Do fines for school junk food go too far?
The federal government requires most schools to dish out only nutritious fare for lunch in an attempt to keep kids healthy.
Many people agree that is a worthy goal. But some say the rules have gone too far.
This month, Kaysville's Davis High earned its second fine for selling foods such as diet soda and certain candies from the school store and vending machines in the hallway during lunch. Over the past few months, the school has been fined more than $16,000, said Chris Williams, Davis District spokesman. And in February, Box Elder High was fined $20,167 for selling diet carbonated drinks, lifesavers and cough drops during lunch in a hallway vending machine near where kids eat, district officials said.
"What was the heinous crime for which these fines were levied against the funds that go to help the kids in these schools?" Rep. Rob Bishop, R-Utah, asked colleagues on the House floor Thursday morning. "During the lunch hour their vending machines were plugged in.
"It was wrong to punish kids for these silly reasons," he added.
All schools that participate in the National School Lunch Program, through which they get federal money to help pay for school lunches, must abide by federal nutritional rules about what may be served during that meal.
Here's where it gets tricky: Schools may still sell soda and junk food as long as they don't do so during lunchtime in places kids eat.Neither the state nor federal government has rules about what schools may sell outside of lunch.
But many students at Davis and Box Elder high schools wander the hallways as they eat. So even though neither school placed the vending machines in cafeterias, they were still considered to be in lunch areas, meaning the schools were labeled "out of compliance" by the State Office of Education during district reviews.
Luann Elliott, director of child nutrition programs at the state office, said it's important kids be given healthy choices at school.
"There's an obesity epidemic across the nation now," Elliott said. "Kids are overfed and undernourished, and I think the one place all parents want to feel their kids are being fed the right thing is at school. Kids should learn to eat properly at school."
Some students at Davis High said Thursday they're glad to see some of the junk food gone. Soda in the vending machines has beenreplaced with water, lemonade and Gatorade, and certain candies, such as Starburst and Skittles, have also been replaced though other items such as Snickers bars and Cheetos remain.Those foods are considered to have sufficient nutritional content, according to federal rules.
Senior Sarah Clark, 18, said she'd love to see more fruit and whole wheat snacks in the machines. "It's just hard when you're hungry and there aren't many options."
Sophomore Annie Page said she'll miss the gum which helps her concentrate during class but removing soda was the right call.
"I think that's a good deal because sodas obviously are not healthy for you," Page said. "I know some students will miss it, but I don't drink a lot of soda."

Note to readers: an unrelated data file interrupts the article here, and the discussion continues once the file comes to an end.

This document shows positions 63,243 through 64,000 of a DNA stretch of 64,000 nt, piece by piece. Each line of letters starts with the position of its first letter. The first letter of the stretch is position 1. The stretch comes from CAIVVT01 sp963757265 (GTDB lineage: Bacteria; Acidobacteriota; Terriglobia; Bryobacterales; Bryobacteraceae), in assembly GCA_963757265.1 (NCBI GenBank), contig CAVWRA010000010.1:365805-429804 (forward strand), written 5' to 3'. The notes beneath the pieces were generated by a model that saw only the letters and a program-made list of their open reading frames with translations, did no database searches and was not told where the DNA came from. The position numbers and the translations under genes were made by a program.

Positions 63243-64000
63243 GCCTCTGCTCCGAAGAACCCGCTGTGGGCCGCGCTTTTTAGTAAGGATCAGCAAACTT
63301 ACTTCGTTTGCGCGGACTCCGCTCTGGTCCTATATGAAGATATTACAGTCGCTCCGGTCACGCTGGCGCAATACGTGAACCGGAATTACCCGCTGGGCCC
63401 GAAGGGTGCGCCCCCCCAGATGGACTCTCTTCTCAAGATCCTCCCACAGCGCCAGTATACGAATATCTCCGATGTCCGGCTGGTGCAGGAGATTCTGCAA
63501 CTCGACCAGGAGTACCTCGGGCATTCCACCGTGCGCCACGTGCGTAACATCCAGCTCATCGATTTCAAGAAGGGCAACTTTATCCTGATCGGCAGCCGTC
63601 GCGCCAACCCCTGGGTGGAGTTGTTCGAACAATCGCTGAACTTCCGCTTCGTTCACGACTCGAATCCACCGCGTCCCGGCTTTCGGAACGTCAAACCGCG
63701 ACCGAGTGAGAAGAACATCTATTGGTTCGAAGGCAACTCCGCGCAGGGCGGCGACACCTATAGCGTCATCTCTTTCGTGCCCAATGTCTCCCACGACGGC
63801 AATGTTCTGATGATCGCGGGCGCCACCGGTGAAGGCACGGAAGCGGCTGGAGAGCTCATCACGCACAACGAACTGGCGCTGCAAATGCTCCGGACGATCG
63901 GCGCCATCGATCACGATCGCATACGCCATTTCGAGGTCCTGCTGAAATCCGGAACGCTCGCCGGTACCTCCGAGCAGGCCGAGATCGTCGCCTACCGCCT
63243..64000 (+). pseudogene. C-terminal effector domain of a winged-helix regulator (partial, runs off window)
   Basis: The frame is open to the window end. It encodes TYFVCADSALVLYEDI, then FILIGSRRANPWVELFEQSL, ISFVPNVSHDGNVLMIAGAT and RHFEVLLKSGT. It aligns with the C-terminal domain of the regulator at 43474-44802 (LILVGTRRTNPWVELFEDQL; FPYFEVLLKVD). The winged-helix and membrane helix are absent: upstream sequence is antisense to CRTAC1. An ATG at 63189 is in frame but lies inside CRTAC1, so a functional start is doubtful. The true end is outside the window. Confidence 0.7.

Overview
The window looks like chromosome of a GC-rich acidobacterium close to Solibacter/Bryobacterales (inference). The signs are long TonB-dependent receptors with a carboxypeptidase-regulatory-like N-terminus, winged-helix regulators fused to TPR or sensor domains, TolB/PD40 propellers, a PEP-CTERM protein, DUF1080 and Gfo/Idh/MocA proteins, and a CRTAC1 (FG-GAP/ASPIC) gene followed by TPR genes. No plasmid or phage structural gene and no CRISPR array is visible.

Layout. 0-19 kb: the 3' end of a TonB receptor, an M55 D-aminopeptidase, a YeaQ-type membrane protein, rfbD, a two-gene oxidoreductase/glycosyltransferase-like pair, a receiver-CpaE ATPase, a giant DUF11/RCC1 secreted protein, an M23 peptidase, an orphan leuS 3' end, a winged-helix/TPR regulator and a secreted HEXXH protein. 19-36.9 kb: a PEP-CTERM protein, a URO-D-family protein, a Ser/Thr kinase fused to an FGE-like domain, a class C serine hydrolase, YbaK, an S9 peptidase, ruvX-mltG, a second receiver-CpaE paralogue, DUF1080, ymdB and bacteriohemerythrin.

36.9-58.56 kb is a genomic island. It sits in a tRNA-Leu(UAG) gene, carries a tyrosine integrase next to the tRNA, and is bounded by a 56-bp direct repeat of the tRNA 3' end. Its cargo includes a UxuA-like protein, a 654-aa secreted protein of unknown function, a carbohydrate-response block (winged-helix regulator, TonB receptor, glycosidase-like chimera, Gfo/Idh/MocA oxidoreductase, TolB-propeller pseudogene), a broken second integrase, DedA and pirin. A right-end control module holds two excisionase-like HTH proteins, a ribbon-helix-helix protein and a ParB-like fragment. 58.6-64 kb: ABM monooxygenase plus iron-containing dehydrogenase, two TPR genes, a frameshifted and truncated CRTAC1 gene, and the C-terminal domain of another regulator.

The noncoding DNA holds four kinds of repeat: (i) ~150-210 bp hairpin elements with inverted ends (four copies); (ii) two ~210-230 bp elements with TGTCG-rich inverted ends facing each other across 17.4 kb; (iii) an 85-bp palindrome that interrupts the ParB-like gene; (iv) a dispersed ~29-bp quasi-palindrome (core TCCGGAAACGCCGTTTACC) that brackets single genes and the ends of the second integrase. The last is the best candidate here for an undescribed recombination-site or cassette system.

Others, however, feel conflicted. Davis High Principal Dee Burton said he'd like to see the law tweaked. He'd rather see students allowed to choose what they want to drink.
"I understand what Uncle Sam's trying to do," Burton said. "They're trying to make our kids eat healthier, and I support that. Our kids do need to eat healthier. But in high school, with the mobility of the kids, instead of driving them to the cafeteria, we're going to drive them off campus."
Though schools aren't allowed to sell certain foods and sodas during lunch, kids are still allowed to bring them from home, buy them for lunch before the period begins, or go elsewhere and bring back soda.
Burton noted that several years ago, before schools had to follow vending-machine guidelines, the school made about $30,000 a year from the machines, which was put toward activities. Then, full-calorie sodas were removed from the machines because of an American Beverage Association effort to offer healthier fare, and the machines made about half as much money. He said he expects that amount to decline even further now.
Darrell Eddington, the principal at Box Elder, called the rules about where and when food may be served "convoluted."
"I think some regulations are very difficult to read and somewhat unreasonable, certainly not very clear," he said. He believed the school was in compliance because its vending machines were outside of the cafeteria. But because the school has an open floor plan and students wander as they eat, the school was told that the vending machines were technically part of the official dining area, meaning the school was out of compliance.
Eddington said he turned off some vending machines for a day, and one for two weeks, until the vendors could replace the foods and drinks in violation. Burton also turned off the machines until the offending snacks could be replaced. Some of the machines are still off, and Burton is working on clearing out a janitor's room so the school can still run them and be in compliance.
A number of Davis students said Thursday they'll miss the soda. Senior Megan Parker, 18, said the rules don't make much sense.
"I don't think the federal government should try to control what kids eat at school because they're going to be able to just go drive to Smith's and get it anyway," Parker said.
Elliott said the state office typically finds a few schools out of compliance each year. Because she wasn't in her office Thursday, she wasn't able to say which others have faced fines this year. The state office conducts reviews of each school district about once every five years, she said.
More about the program
O For more information about the National School Lunch Program, visit http://www.fns.usda.gov/cnd/lunch/
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